SparkFun Targeted by a "Patent Troll" Over the pcDuino, a Board It Hasn't Sold Since 2017

Company founder Nate Seidle says Altair Logix is on a hiding to nothing, and attempting to enforce an invalid and expired patent.

Gareth Halfacree
a month agoProductivity

SparkFun has announced it is the target of a lawsuit from what its founder says is a "patent troll," arguing the case for infringement of a 1998 patent — by the pcDuino, a device the company hasn't sold since 2017.

"I am a big believer in Open Source Hardware, but I do not believe that the entire patent system is trash," SparkFun founder Nate Seidle writes in a blog post covering the lawsuit. "If SparkFun was infringing on actual IP [Intellectual Property], from a company that was actually building something, I would work very hard to not step on their toes. Al is not building anything. They just want to sit on their beach in Texas."

The cause of Seidle's woes: A Texas-based company called Altair Logix, abbreviated by Seidle to "Al," which has filed a suit claiming that SparkFun is infringing US Patent No. 6289434 — an "apparatus and method of implementing systems on silicon using dynamic-adaptive run-time reconfigurable circuits for processing multiple, independent data and control streams of varying rates," invented by Rupan Roy and assigned to the Cognigine Corporation of Fremont California in 1998.

"I'll start by pointing out that patents are valid for 20 years from the date on which the application for the patent was filed, so 2018, but I’m no patent attorney," Seidle notes. "You are welcome to read all 93 pages of it, but it’s laughable. I don’t know the original authors Rupan Roy or the Cognigine Corporation; perhaps they thought that a 'Media Processing Unit' was really novel in 1998. Today, it’s not."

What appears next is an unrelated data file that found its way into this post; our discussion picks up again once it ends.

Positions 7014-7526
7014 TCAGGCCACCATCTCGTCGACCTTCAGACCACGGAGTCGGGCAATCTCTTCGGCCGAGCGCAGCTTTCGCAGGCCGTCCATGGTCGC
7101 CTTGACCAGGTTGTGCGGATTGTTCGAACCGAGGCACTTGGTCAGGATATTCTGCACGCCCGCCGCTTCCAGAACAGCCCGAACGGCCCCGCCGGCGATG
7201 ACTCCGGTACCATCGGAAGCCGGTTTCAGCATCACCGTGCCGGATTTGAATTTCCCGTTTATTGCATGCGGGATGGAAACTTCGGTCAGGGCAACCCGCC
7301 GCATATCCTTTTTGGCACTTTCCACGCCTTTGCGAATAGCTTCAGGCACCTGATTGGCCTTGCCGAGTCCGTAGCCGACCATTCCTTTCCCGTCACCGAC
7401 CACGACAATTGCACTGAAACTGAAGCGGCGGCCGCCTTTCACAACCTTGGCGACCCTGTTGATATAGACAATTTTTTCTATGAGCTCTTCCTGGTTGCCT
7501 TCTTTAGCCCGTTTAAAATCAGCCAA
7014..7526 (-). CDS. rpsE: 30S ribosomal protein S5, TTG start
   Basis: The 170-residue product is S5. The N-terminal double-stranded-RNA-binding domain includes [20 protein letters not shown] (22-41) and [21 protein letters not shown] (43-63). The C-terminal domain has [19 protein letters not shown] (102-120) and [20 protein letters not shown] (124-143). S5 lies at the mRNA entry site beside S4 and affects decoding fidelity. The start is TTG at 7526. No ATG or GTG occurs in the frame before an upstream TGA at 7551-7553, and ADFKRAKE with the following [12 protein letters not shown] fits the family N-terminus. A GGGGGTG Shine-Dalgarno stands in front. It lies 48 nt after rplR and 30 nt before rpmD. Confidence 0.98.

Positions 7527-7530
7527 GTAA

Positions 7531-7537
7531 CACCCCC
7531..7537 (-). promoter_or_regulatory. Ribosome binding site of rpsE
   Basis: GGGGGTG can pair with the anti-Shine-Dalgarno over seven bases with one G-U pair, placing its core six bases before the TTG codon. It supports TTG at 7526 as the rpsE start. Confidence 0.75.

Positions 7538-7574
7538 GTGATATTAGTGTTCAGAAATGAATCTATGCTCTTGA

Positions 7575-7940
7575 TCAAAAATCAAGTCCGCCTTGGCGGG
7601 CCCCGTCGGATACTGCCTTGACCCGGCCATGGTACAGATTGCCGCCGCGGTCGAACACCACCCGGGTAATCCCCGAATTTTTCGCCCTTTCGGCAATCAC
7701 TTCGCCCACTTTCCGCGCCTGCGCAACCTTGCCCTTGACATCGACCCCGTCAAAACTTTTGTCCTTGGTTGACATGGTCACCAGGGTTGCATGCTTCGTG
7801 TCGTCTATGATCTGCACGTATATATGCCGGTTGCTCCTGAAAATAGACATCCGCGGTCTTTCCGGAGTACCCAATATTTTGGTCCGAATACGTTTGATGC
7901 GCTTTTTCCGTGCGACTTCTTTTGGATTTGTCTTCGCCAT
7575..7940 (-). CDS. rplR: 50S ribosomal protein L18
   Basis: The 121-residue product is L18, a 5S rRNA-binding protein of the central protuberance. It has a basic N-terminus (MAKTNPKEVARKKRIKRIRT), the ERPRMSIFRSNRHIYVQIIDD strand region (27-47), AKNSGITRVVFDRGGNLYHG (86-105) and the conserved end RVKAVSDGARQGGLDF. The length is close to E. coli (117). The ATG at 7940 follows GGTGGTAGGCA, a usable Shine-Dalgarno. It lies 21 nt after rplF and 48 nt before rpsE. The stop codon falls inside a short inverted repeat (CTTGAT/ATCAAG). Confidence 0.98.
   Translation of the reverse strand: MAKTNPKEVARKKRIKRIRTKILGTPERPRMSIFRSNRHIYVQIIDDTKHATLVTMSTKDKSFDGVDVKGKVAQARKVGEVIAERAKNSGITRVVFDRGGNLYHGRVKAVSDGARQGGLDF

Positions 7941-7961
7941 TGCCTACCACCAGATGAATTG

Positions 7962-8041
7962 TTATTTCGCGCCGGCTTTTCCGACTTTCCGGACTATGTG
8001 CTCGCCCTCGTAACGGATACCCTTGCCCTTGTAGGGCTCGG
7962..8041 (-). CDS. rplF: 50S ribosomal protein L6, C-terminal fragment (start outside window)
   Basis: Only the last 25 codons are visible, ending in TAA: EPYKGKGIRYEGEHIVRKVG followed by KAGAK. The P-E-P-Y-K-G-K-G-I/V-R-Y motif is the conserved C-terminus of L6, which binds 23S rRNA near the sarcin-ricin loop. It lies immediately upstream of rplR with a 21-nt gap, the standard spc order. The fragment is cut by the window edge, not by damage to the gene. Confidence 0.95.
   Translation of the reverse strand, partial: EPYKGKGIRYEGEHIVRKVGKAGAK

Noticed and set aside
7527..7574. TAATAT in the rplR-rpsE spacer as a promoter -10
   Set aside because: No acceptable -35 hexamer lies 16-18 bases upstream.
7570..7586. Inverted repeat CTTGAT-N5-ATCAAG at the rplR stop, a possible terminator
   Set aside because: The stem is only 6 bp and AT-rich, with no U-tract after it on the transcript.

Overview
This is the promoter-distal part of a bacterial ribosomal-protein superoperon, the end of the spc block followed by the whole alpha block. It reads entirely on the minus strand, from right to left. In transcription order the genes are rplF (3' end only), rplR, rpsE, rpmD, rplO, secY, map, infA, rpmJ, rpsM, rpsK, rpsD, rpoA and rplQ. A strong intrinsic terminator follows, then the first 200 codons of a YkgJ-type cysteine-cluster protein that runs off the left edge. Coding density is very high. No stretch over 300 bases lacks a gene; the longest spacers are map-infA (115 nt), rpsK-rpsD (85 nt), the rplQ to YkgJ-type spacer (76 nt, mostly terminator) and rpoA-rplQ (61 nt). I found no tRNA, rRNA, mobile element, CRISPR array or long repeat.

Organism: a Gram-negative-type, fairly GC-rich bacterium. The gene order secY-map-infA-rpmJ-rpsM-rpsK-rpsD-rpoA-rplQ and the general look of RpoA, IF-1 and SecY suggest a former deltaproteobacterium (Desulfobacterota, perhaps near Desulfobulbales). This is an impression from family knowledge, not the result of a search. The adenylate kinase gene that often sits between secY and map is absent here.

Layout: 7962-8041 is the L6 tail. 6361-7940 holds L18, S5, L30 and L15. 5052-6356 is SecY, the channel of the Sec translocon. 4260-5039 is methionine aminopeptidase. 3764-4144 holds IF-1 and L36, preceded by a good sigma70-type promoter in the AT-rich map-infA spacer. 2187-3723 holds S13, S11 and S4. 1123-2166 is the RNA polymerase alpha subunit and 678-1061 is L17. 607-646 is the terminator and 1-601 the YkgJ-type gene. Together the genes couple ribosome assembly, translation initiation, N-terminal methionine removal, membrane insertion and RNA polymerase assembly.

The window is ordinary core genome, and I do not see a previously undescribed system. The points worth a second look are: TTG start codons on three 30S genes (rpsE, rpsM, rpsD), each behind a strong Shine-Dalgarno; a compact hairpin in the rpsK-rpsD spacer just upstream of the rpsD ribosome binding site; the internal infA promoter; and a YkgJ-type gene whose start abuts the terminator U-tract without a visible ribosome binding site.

Altair Logix clearly believes the patent remains valid, but its choice of infringing product — given that almost any processor could arguably infringe on the patent's claims — raises further eyebrows: the pcDuino.

"Wait wait wait. You’re suing us over the pcDuino from 2016? We stopped selling that board in 2017," Seidle says. "It was a neat little single board computer for its time, but why do they pick pcDuino? I suspect it has something to do with Al's previous wins against companies unfortunate enough to use a processor that used the term 'media' in their datasheets."

"We’ve sold 221 units over the entire time we carried the pcDuino. You want to sue us for $500 worth of made-up royalties to use your bogus patent? Sure. Come get it."

Seidle's full write up of the case — and earlier efforts by other outfits he classifies alongside "Al" as "patent trolls" — is available on the SparkFun blog.

Gareth Halfacree
Freelance journalist, technical author, hacker, tinkerer, erstwhile sysadmin. For hire:
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